Still Fresh: 4 Catering Ideas That Will Age Well
Turning up the heat
A hot entrée is something that many eventgoers and caterers take for granted. And yet, Yves Levesque of Dansereau Traiteur in Montreal had to lobby every season for the past five years to serve this at the opening of the Orchestre Symphonique Montreal.
Because the symphony hall is lined with Canadian beechwood, the fire department never wanted to risk a hot entrée. But after years of cold meals at the annual fundraiser, in 2013, with firefighters stationed in the kitchen itself, attendees got their first hot entrée: filet of veal with figs and candied lemon (pictured right).
And, because it’s important to include show-stopping touches that delight returning guests of annual philanthropic events, designer Dick Walsh found inspiration this past year by eschewing traditional linens in favor of a static transparent sticker of larger-than-life flowers, which ran the length of the 8-by-42-foot tables built specially for the event by the rental firm Celebrations.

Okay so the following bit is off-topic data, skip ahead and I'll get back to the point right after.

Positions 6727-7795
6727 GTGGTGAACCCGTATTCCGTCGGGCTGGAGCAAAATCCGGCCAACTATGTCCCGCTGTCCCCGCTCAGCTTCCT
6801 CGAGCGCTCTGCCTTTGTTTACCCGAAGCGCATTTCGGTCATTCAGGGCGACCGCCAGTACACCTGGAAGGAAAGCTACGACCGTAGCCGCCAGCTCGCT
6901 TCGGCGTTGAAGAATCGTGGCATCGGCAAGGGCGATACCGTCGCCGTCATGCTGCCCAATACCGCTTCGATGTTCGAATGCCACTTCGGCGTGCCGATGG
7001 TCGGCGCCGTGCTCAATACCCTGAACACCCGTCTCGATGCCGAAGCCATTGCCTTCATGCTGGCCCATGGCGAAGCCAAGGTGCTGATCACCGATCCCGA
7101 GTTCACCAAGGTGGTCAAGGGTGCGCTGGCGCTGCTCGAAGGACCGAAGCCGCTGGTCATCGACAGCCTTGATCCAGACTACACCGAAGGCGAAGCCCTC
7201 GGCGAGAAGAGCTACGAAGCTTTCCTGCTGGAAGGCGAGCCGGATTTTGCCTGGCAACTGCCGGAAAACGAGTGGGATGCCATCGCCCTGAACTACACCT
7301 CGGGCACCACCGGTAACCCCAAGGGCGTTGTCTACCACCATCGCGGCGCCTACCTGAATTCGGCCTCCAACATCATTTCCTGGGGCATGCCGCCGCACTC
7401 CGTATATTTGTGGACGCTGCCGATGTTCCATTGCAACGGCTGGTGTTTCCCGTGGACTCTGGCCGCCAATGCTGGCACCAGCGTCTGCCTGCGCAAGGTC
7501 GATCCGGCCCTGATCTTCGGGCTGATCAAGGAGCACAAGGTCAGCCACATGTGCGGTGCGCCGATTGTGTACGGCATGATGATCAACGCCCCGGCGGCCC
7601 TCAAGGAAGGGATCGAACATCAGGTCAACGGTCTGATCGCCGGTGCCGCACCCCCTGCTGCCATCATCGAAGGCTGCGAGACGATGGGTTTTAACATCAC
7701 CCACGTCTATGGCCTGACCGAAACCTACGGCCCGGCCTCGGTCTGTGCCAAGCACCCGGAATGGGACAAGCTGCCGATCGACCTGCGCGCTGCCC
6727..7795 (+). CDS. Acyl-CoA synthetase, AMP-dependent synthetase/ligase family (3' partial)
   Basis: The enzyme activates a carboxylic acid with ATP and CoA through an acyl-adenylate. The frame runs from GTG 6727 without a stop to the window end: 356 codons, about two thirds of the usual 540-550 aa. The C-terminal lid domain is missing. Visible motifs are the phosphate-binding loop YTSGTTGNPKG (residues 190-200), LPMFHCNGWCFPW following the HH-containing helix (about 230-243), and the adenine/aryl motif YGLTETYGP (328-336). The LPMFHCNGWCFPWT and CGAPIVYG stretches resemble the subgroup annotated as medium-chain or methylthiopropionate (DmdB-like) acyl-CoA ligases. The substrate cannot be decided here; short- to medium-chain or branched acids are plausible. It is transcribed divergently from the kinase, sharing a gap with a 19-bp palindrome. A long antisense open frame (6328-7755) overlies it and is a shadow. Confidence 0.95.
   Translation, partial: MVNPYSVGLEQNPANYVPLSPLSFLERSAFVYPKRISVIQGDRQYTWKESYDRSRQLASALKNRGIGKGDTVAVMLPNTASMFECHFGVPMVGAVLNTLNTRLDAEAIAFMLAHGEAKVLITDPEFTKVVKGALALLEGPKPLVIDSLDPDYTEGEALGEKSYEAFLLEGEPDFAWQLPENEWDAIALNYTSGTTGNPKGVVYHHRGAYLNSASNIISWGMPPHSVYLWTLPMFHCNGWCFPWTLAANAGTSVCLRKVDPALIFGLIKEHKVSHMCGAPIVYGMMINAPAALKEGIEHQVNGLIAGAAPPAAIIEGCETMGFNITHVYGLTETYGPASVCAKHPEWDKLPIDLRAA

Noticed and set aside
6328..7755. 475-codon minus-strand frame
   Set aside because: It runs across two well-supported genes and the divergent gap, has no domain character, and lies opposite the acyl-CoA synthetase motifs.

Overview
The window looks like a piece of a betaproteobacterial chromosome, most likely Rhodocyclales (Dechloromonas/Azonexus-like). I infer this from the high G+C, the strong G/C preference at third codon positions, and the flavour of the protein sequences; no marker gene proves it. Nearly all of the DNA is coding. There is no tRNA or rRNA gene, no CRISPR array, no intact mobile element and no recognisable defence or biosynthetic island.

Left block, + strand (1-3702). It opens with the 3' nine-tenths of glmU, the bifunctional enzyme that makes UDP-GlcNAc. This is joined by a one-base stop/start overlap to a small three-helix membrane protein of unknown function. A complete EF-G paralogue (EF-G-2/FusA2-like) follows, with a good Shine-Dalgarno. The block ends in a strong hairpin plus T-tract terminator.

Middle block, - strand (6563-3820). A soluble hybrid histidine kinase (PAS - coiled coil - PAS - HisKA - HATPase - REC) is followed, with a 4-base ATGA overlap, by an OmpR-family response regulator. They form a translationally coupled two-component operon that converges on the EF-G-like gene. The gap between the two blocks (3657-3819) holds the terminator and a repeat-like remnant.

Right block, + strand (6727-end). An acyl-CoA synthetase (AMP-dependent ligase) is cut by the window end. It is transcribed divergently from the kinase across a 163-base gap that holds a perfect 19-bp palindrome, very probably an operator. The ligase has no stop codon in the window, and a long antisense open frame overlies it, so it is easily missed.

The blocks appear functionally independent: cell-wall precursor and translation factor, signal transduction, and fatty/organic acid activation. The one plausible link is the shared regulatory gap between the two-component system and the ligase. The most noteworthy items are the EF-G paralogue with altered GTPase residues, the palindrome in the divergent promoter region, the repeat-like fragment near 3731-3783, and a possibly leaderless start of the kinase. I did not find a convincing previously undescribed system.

Fresh and raw
Creative ice carvings coupled with the clean lines of the truss keep the raw bar look fresh. This particular award-winner (pictured below) was a focal point of an extravagant farm-to-fete wedding produced and catered by The JDK Group in Camp Hill, PA.
Constructed from 10 separate ice sculptures and adorned with 26 hanging ice crystals, it was a look that garnered as much if not more attention than the incredible seafood spread.
No one will ever go wrong by keeping it simple. And although these hors d’oeuvres (pictured below, left) by Chef Paul Larson at Blue Plate Catering in Chicago, IL, look simple with their clean lines and beautiful treatment of ingredients, we can all agree that they are far from it. Sometimes simple is the most challenging thing a caterer can create!
The juxtaposition of rough and elegant is a look that will remain fresh. With the silver service for the soup course (pictured below, right), Palate Pleasers in Maryland brought in a touch of elegance to a dinner that literally took place in the middle of a farm.
All of these caterers and more are members of the International Catering Association. They share a wealth of photos and recipes with fellow members on the ICA’s Facebook page and website. Visit www.internationalcaterers.org to learn more about becoming a member of ICA.